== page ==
One of today’s most versatile and in-demand bassists, David Finck has developed into an impressive composer, arranger, and producer. Future Day (Soundbrush Records), his debut CD as a leader, garnered an impressive amount of critical raves. Once again in the studio with his long time colaborators Joe Locke, Gary Versace, Carl Allen, Jim Saporito with guests Ali Ryerson and Alexis Cole, Finck has produced a recording full of delightful surpirses, as his perspective form the low end of the band propels the songs to new levels of beauty and swing.
David Finck – bass, vocals
Joe Locke – Vibes
Gary Versace – piano
Carl Allen – drums
Jim Saporito – drums (tracks 2, 3, and 10)
Ali Ryerson – alto flute (tracks 1 and 3)
Alexis Cole – vocal (tracks 4 and 8)
Recorded July 2016 by Chris Sullit at Trading 8s Studio.
Additional recording August 2016 by Myles Turney at Mission Sound
Mixed by Myles Turney at Mission Sound
Design by Marie Coons
Produced by David Finck
Executive Producer: Roger Davidson
Whether as a bassist or a producer, David Finck is an artist of exceptional taste, elegance, and heart. His roots are in jazz, but his deep understanding of other styles, notably Brazilian ones, has made him the most versatile man on his instrument. For all his virtuosity, David cares about the song more than anything—the result, perhaps, of having played with so many great singers, from George Michael to Gladys Knight to Rosemary Clooney. His bass sings, and he has made it an instrument of rare expressive powers.
This CD touches on all the chapters of a distinguished career. David’s Brazilian work includes associations with many of that country’s best, such as Ivan Lins, Eliane Elias, and Leny Andrade. On Edu Lobo and Torquato Neto’s “Pra Dizer Adeus” (To Say Goodbye), his rich-toned playing, devoid of frills, tells the story without words. Three of his favorite colleagues—vibraphonist Joe Locke, alto flutist Ali Ryerson, and pianist Gary Versace—join him on Thad Jones’s “Three and One,” which Jones recorded in 1958 with his brothers, Hank and Elvin, and bassist Eddie Jones (not of their family).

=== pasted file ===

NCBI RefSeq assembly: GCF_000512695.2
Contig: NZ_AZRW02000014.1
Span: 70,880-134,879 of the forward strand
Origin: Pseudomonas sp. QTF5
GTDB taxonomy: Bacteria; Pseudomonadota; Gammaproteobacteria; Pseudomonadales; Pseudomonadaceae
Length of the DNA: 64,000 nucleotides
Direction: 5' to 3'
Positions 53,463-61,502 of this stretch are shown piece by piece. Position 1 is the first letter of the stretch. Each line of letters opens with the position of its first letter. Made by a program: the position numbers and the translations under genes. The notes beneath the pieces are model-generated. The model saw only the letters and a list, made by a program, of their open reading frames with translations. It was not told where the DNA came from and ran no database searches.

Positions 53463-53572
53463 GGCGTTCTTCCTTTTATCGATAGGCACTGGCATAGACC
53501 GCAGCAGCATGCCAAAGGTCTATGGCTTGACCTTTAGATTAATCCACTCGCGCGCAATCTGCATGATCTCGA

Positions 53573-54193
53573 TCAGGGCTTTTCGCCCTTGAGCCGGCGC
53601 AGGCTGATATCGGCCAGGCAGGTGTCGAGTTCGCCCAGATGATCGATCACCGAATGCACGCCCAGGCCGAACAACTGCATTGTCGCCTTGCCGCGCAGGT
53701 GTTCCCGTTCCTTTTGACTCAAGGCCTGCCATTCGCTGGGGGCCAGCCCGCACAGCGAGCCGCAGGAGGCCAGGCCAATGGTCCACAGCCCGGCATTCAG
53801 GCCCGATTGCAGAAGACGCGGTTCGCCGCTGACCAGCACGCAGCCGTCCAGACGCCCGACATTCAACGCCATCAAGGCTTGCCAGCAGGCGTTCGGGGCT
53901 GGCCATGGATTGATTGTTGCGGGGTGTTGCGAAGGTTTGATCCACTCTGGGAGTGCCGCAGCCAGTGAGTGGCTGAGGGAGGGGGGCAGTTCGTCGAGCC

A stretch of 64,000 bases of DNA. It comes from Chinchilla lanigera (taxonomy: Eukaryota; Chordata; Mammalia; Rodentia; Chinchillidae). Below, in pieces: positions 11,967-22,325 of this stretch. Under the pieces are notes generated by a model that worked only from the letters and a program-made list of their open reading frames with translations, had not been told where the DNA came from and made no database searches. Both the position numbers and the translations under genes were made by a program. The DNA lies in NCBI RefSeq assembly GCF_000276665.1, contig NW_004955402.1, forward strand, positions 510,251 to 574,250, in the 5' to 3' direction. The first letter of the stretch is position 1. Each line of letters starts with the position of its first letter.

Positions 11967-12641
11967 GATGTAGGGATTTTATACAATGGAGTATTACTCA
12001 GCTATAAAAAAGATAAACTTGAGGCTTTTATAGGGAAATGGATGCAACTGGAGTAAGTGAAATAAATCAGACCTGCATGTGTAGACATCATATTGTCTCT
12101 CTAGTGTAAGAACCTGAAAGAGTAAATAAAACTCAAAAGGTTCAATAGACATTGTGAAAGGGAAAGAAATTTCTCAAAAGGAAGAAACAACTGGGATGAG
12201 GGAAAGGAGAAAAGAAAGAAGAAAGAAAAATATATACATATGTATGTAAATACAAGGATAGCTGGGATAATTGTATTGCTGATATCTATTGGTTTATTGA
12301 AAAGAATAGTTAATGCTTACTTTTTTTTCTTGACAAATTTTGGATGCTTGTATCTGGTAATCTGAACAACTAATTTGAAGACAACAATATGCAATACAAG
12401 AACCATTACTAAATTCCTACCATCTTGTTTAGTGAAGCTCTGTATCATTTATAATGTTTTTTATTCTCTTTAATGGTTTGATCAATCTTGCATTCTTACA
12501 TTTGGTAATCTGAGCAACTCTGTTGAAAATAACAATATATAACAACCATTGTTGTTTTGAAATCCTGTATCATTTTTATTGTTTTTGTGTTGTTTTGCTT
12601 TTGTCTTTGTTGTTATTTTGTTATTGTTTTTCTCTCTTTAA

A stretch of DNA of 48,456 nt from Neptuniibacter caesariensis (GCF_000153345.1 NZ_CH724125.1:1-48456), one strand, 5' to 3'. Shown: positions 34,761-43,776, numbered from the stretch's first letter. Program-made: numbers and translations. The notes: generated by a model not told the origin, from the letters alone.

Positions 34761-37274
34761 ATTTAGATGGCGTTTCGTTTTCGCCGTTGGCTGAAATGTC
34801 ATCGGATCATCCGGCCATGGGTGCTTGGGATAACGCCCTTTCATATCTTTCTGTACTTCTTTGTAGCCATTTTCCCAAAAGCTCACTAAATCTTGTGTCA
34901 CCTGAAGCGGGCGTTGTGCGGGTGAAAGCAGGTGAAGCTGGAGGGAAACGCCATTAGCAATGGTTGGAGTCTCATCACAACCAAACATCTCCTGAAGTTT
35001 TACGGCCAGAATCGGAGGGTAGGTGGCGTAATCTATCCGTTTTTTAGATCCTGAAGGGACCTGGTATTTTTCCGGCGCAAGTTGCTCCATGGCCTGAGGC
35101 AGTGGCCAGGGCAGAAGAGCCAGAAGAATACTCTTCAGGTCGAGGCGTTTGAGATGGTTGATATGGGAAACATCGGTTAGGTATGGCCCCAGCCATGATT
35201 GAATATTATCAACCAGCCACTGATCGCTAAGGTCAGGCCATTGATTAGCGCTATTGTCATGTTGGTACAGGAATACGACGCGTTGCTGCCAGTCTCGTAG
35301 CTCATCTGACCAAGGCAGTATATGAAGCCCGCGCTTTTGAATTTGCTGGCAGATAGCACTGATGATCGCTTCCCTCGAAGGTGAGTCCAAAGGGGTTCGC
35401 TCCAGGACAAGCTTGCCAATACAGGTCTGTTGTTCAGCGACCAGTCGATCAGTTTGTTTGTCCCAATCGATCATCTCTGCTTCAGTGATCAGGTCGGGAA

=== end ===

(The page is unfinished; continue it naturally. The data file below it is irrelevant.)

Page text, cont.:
Having worked with top Broadway singers, David knows musical theater; here he brings out the pathos of Sondheim’s most emotional late-career song, “Loving You,” from Passion. David’s own “The Way He Captured Me” is a standard-in-waiting. It’s sung here by Alexis Cole, a Manhattan-based singer-pianist he admires greatly. On another original, “Low Standards,” David makes a whimsical singing debut. This could be the theme song of Alfred E. Neuman—“I underachieve and like it that way/With never a thought and nothing to say”—but as sung by a perfectionist like David, it’s truly funny. He’s a complete musician, and in this album he’s given himself the showcase of a lifetime.
—James Gavin, New York, 2016